Trump Reportedly Developing New Middle East Regional Strategy

Approach would include greater involvement by Arab states to foster a new peace process between Israel and the Palestinians, according to New York Times report.

Amir Tibon
Amir Tibon
Washington
Send in e-mailSend in e-mail
Jordanian King Abdullah II, left, meeting with U.S. President Donald Trump in Washington on February 2, 2017.
Jordanian King Abdullah II, left, meeting with U.S. President Donald Trump in Washington on February 2, 2017.Credit: YOUSEF ALLAN/AFP
Amir Tibon
Amir Tibon
Washington

WASHINGTON - The Trump administration is beginning to devise a regional strategy for Middle East peace, which would include greater involvement by Arab states, leading in turn to a new peace process between Israel and the Palestinians.

According to a report published on Thursday in the New York Times, this strategy appeals both to President Trump and to his son-in-law and senior adviser, Jared Kushner, who has been tasked with promoting an Israeli-Arab peace agreement.

The report mentioned that Kushner has recently met with a number of Arab officials in Washington, D.C., including the influential ambassador of the United Arab Emirates, Yousef al-Otaiba. At the same time, Trump has spoken over the phone with a number of Arab leaders, most prominently Saudi King Salman and Egyptian President Abdel-Fattah al-Sisi, and according the report, these conversations "shaped the thinking" of the new president with regards to the Middle East peace process.

Last week, Trump met in Washington with Jordanian King Abdullah, who became the first leader from the Middle East – and the second in the world – to spend time face-to-face with the new president. Abdullah warned Trump in the meeting about the consequences of moving the American embassy in Israel to Jerusalem, and of expanding Israeli settlements in the West Bank. Hours after that meeting, the White House put out a statement that included positive language on settlements from the point of view of the Israeli government (declaring that "existing settlements" were not "an impediment to peace"), but also asked the Israeli government not to expand or build new settlements.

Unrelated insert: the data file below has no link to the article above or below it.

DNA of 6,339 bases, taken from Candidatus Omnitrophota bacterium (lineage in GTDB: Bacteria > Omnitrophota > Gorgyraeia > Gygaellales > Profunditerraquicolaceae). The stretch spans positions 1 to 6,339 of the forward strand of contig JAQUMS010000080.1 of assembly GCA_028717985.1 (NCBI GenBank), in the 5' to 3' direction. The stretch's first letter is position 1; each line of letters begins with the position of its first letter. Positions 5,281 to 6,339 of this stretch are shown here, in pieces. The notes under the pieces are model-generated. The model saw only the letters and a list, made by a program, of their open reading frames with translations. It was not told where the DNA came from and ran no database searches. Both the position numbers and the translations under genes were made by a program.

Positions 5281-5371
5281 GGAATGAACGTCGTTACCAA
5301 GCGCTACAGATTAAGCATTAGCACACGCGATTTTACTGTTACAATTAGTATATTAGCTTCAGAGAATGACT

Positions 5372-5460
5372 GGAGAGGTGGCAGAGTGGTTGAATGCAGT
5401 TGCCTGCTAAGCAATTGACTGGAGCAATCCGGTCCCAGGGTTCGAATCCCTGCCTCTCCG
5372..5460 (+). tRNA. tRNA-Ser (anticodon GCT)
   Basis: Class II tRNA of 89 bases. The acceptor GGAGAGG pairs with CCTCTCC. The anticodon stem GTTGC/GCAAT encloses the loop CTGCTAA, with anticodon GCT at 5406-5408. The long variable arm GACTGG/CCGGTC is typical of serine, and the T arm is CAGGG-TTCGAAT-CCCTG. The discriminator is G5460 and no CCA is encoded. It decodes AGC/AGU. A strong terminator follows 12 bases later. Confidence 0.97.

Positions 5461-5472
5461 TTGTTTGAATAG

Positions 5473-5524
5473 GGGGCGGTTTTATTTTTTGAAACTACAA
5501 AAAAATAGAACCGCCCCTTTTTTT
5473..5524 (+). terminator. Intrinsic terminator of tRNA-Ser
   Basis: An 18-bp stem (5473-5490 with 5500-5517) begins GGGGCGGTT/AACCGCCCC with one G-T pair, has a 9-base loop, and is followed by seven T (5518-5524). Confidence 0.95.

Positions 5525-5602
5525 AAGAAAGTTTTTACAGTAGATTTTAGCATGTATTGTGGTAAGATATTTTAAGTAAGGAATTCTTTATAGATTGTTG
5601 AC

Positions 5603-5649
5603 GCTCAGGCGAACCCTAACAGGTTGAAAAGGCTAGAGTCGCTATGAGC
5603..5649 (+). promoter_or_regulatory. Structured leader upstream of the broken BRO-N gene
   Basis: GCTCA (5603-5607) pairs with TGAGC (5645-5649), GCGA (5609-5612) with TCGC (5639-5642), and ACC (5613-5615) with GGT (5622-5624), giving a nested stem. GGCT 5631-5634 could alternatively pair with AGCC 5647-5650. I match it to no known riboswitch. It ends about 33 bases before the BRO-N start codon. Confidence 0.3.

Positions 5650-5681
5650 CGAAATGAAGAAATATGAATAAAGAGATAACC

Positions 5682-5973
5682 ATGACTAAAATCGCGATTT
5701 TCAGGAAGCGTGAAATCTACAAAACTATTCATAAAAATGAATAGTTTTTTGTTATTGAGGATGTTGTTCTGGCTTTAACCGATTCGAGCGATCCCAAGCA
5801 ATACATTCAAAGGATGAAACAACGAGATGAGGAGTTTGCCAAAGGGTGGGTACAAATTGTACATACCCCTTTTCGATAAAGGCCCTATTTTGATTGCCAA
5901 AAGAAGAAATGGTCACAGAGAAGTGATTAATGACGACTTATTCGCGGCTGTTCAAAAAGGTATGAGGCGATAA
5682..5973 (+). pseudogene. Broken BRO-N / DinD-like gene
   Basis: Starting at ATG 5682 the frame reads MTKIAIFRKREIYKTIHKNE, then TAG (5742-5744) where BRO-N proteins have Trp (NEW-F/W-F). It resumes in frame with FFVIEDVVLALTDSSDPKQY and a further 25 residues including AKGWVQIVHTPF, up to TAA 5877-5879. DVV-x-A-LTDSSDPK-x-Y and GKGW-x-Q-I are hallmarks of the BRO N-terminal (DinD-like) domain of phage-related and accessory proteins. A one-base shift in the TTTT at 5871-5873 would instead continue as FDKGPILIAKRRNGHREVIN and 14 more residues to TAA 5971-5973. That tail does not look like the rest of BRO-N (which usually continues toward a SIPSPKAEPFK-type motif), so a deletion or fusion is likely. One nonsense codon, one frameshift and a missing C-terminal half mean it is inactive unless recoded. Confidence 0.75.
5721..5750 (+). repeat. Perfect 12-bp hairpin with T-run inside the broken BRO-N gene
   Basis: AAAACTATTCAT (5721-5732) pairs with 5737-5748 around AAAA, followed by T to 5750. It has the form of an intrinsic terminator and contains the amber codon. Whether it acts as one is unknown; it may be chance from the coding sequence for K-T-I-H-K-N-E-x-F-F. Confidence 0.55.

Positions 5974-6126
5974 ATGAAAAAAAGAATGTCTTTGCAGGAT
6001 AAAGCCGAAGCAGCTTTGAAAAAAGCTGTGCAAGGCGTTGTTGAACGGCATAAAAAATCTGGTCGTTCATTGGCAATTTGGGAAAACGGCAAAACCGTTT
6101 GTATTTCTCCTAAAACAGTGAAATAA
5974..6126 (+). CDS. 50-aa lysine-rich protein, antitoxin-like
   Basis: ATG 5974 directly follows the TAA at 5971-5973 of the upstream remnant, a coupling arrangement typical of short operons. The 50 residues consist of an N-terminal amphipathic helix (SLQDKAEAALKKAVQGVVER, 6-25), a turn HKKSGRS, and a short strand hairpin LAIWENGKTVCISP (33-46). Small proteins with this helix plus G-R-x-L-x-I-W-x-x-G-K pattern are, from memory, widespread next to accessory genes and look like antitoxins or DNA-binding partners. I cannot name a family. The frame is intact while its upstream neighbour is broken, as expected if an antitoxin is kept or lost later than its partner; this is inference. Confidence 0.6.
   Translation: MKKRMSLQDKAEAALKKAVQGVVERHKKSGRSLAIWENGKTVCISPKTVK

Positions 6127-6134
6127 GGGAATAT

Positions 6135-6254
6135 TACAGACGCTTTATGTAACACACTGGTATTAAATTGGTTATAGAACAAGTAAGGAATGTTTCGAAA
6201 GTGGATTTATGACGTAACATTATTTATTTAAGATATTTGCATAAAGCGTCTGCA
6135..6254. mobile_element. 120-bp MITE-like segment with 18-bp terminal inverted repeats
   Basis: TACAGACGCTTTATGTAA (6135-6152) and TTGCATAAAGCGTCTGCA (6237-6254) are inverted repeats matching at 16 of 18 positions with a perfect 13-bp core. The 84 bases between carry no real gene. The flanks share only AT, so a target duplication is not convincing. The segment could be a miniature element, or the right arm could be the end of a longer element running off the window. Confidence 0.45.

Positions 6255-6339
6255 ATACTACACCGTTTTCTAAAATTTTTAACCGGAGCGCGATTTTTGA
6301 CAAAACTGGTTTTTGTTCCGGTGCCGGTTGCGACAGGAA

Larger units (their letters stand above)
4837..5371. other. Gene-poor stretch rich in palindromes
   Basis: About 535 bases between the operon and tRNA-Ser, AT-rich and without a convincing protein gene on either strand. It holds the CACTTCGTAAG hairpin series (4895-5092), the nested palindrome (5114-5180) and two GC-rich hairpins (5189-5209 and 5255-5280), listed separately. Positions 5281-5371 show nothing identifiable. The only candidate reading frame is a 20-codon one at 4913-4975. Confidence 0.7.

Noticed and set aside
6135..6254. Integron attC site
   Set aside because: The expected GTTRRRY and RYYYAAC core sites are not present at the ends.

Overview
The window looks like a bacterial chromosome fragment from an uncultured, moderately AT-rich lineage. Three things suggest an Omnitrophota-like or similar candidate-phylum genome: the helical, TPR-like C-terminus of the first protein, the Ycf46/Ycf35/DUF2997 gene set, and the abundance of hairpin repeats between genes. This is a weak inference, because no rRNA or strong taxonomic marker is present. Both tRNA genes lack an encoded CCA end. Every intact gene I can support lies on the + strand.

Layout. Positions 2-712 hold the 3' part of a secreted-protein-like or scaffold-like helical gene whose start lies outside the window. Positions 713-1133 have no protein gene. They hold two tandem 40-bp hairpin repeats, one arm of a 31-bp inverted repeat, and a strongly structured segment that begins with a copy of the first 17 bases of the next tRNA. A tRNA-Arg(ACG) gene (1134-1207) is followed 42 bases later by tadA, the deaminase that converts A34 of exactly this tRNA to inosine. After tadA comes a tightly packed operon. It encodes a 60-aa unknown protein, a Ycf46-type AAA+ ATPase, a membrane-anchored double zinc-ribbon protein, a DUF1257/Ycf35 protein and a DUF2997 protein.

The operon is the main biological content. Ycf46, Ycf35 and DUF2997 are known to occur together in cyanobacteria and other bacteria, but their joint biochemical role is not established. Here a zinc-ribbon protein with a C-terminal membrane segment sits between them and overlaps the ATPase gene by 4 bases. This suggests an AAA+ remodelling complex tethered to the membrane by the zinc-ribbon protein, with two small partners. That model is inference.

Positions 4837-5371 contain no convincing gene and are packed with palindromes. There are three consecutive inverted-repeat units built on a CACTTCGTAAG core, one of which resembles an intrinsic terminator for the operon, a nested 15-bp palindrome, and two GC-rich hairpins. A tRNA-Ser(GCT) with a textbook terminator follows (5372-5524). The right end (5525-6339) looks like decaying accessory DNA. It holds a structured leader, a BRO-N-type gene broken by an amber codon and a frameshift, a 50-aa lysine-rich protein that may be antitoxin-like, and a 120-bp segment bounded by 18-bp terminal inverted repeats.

The report noted that Trump had "decided to slow down the embassy move" even before his meeting with the Jordanian King. Indeed, after promising numerous times during the campaign to move the embassy to Jerusalem, Trump has adopted a more cautious tone since entering the White House, saying instead that "it was too early" to discuss the idea, and that his administration hasn't yet reached any decision on the matter. While the Israeli government has publicly called on Trump to fulfill his promise, Israeli officials – according the report – made it clear in private conversations that this was not a top priority for the current Israeli government.

Click the alert icon to follow topics:

Comments

SUBSCRIBERS JOIN THE CONVERSATION FASTER

Automatic approval of subscriber comments.
From $1 for the first month

Already signed up? LOG IN

ICYMI

בנימין נתניהו השקת ספר

Netanyahu’s Israel Is About to Slam the Door on the Diaspora

עדי שטרן

Head of Israel’s Top Art Academy Leads a Quiet Revolution

Charles Lindbergh addressing an America First Committee rally on October 3, 1941.

Ken Burns’ Brilliant ‘The U.S. and the Holocaust’ Has Only One Problem

Skyscrapers in Ramat Gan and Tel Aviv.

Israel May Have Caught the Worst American Disease, New Research Shows

ג'אמיל דקוור

Why the Head of ACLU’s Human Rights Program Has Regrets About Emigrating From Israel

ISRAEL-VOTE

Netanyahu’s Election Win Dealt a Grievous Blow to Judaism